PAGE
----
Delayed puberty, hearing abnormalities and renal abnormalities were more common in Group A than Group B. However, the differences were not statistically significant. Delayed puberty was diagnosed in 100% group A and 73.3% group B patients who were ≥12 years of age (p=0.16) (Table 3). Four out of fifteen (26.7%) patients in group B had spontaneous onset of puberty, whereby two had 45,X/46,XX mosaicism and two had ring X-chromosome. All the subjects in the study group, including the four patients with spontaneous puberty had elevated plasma FSH >10IU/L. Out of these four, three had spontaneous menarche but developed secondary amenorrhoea, requiring hormonal replacement therapy.

None (0%) of the patients in Group A had mental retardation whereas six out of eighteen (33.3%) in Group B had mental retardation (Table 3). Amongst patients with mental retardation, three had karyotype 45,X/46,X+Mar, two had karyotype 45,X/46,X,r(X) and one had karyotype 45,X/46,X,i(Xp). Three patients in Group B had subclinical hypothyroidism secondary to autoimmune thyroiditis, and none in Group A. Two out of the three patients required thyroxine replacement. One patient in group A had dysplastic left kidney, and none in group B. None of our patients had horseshoe kidney. One patient in Group A had impaired fasting glucose. In Group B, one patient had diabetes mellitus on gliclazide and one had impaired glucose tolerance. Two out of the three patients with impaired carbohydrate metabolism were overweight. Impaired carbohydrate metabolism did not occur during growth hormone therapy.


Monosomy X or 45,X karyotype accounted for 47.1% of our cohort of Turner syndrome. This figure is consistent with other reports whereby monosomy X makes up 45% to 50%. of the karyotype of girls with Turner syndrome.[2] However, in contrast to other studies where isochromosome Xq forms the majority of patients in the non-classic Turner group,[2] our study showed that isochromosome Xq was uncommon and accounted for only two out of eighteen (11.1%) of our non- classic Turner group. This discrepancy might have been due to the small sample size of our cohort.

Short stature was the universal clinical feature seen in both groups. Patients with 45,X tended to present early in life at the median age of 1 month. Lymphoedema and webbed neck were the prominent clinical features leading to early presentation in this group before short stature became apparent. Webbed neck and lymphoedema were rare presenting features at diagnosis (Table 2) and uncommon clinical features in group B (Table 3). This might have been a reason for late diagnosis in these patients until peripubertal age when short stature became obvious or when delayed puberty set in which prompted medical consultation.

In addition to short stature, cubitus valgus deformity, nail dysplasia and short 4th/5th metacarpals or metatarsals were common physical features across both groups. These characteristics may however be subtle and not easily discernible clinically. Unrecognised short stature and the failure to detect subtle clinical features in Turner syndrome could have led to late diagnosis of patients in Group B at median age of 11 years. It is noteworthy that 33.3% of patients in Group B presented at the age of ≥13 years, hence would miss the opportunity for height restoration with early growth hormone therapy.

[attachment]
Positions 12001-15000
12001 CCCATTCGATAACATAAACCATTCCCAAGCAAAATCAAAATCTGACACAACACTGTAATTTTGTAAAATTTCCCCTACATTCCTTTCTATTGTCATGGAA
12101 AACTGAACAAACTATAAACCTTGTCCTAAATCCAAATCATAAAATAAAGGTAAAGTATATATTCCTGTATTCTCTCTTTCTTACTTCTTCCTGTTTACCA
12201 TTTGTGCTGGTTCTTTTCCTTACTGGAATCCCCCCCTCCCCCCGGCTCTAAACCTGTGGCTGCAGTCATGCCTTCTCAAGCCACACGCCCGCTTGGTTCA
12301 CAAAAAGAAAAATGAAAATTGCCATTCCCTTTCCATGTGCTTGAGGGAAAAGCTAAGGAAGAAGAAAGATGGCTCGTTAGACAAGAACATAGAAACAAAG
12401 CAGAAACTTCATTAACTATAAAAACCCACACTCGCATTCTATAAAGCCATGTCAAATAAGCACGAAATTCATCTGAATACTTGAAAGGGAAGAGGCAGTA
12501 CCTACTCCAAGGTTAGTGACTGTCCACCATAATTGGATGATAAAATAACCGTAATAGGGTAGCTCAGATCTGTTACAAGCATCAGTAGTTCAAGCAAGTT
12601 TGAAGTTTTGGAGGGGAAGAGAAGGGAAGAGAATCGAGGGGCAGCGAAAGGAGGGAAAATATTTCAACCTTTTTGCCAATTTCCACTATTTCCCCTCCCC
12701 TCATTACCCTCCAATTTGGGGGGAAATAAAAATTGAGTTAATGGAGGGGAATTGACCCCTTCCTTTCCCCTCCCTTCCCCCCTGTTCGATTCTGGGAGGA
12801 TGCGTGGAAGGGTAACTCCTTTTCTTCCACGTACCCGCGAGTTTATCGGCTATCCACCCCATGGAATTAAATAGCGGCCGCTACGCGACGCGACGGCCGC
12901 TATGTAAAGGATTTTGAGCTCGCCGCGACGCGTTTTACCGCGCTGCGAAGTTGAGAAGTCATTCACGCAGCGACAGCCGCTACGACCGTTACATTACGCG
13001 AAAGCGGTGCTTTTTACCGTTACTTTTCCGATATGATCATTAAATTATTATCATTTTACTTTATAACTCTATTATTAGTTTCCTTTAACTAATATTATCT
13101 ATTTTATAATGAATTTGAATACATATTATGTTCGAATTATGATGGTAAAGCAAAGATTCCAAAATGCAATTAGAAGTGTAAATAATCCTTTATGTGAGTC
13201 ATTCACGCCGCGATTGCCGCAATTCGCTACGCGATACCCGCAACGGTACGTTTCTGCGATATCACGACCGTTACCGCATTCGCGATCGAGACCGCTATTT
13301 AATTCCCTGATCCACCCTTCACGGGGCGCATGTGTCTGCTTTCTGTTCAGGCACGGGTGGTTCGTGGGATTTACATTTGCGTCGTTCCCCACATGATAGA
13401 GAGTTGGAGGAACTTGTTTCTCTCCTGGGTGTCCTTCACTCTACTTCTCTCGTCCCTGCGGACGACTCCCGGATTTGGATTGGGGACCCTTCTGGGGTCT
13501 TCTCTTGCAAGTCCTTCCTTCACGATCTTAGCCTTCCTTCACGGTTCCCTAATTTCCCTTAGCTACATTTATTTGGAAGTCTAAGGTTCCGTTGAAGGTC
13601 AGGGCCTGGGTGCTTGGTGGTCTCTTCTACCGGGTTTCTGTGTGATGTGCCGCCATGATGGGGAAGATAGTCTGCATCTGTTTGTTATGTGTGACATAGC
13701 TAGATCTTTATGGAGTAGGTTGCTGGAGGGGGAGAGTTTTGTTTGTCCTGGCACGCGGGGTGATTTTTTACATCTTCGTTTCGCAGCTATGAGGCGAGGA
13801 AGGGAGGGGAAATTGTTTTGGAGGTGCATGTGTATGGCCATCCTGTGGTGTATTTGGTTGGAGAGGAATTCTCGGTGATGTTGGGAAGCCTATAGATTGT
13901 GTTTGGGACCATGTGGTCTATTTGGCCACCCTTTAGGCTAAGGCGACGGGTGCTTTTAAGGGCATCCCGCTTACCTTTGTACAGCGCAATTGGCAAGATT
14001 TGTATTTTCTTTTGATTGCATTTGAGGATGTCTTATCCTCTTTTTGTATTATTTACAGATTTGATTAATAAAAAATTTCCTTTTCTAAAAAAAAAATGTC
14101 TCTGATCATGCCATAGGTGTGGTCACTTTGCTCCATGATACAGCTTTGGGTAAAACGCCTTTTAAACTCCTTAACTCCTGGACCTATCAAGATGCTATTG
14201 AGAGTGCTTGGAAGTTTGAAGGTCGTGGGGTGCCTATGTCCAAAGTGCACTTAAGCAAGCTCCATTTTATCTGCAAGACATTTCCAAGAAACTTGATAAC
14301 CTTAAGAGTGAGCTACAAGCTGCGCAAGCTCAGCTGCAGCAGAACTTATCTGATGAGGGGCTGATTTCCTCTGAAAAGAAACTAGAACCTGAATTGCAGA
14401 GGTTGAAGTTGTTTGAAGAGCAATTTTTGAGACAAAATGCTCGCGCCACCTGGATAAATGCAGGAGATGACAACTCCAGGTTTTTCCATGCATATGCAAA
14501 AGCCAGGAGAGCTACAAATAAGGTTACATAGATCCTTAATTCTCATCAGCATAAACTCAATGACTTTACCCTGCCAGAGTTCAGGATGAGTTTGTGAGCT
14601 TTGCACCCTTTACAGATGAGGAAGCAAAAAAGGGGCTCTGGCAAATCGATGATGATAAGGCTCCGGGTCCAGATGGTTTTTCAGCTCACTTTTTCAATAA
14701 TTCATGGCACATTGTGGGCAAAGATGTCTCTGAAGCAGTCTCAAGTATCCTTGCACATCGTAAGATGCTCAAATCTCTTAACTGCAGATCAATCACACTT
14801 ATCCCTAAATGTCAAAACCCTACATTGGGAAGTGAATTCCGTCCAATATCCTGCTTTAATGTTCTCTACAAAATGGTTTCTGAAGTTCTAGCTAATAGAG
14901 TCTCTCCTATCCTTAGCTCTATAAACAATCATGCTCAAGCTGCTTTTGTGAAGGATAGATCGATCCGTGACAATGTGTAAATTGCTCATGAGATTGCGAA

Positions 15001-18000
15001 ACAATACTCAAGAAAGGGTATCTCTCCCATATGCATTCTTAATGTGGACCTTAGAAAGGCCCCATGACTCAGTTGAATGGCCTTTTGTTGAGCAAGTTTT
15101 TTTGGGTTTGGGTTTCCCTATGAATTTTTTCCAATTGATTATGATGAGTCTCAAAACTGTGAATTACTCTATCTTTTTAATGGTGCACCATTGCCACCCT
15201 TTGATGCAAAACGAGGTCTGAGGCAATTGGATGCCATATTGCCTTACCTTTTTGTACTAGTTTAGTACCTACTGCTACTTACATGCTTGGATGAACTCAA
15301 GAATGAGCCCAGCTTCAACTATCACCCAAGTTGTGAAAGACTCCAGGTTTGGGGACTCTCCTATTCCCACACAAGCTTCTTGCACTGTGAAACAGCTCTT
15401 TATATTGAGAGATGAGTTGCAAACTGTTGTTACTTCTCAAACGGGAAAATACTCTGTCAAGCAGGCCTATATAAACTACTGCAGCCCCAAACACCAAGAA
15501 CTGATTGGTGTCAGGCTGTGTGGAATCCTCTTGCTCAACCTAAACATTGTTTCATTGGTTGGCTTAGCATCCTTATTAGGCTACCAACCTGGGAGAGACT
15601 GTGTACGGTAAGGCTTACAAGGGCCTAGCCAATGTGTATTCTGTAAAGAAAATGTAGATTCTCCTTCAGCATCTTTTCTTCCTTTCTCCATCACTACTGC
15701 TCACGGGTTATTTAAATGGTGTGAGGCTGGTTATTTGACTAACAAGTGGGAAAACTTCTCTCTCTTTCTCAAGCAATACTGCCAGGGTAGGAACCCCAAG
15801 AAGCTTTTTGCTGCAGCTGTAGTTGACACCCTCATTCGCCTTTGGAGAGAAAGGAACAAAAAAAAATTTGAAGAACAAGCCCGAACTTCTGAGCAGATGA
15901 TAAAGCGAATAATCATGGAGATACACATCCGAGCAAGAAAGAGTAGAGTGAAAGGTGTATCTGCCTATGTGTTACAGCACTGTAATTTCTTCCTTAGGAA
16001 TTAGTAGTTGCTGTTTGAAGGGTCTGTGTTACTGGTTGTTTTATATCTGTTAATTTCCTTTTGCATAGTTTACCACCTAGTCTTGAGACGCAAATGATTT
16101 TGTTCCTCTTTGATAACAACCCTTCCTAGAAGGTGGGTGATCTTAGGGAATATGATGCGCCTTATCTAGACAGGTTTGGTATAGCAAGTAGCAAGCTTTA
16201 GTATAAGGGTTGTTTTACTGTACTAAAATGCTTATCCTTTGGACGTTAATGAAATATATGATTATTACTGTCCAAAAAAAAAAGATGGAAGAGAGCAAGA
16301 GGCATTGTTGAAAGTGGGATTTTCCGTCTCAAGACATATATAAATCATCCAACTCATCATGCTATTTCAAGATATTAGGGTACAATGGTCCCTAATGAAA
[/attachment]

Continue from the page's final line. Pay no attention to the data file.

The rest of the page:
The clinical features of short stature and skeletal abnormalities seen in 45,X is due to haploinsufficiency of the SHOX gene that has escaped X inactivation and is located in the terminal pseudoautosomal region Xp22.3.[13],[14] It has been inferred that the lymphogenic genes residing at Xp11.3 could be responsible for the lymphoedema and webbed neck phenotype seen in Turner syndrome.[14],[15] USP9X (DFRX), a gonadal dysgenesis gene which maps to Xp11.4, is implicated in ovarian failure.[14] The diaphanous gene (DIAPH2) located on the Xq arm is required for normal ovarian function.[15] The smaller proportion of abnormal cells bearing the 45,X karyotype seen in our mosaic patients in group B could explain the lower prevalence of clinical features in group B compared to group A. This notion is however controversial as the karyotype of these patients is only performed on cultured lymphocytes from peripheral blood, and does not take into account the karyotype of body tissues, e.g., skin, brain, heart and ovaries which might be different.

The prevalence of cardiac abnormalities in Turner syndrome reported by other authors ranges from 20% to 50%, with biscupid aortic valve and coarctation of aorta as the leading causes.[4],[6],[16] Correlation between cardiac abnormalities and karyotype has been suggested in some studies.[6],[8],[17] The largest patient series by Mazzanti et al., on 594 Turner patients showed that patients with 45,X were more likely to be associated with neck webbing and more serious cardiac abnormalities especially coarctation of aorta and partial anomalous pulmonary venous return.[6] Patients with structural X abnormalities were more likely to have bicuspid aortic valve and aortic valve disease.[6] In our study cohort, the prevalence of cardiac abnormalities was 29.4%. Coarctation of aorta was the predominant cardiac defect in our Turner patients with 45,X, comprising 87.5% of total cardiac defects in this group. Only two of the patients in our non-classic Turner group had cardiac abnormalities, comprising of coartation of aorta in one patient and hypoplastic aortic arch in another. The coexistence of webbed neck and congenital heart disease which has been reported by other authors[6],[17] was also implicated in our study. It has been postulated that aberrant fetal lymphatic drainage could have caused disturbances to intracardiac blood flow and led to left sided cardiac abnormalities.[18]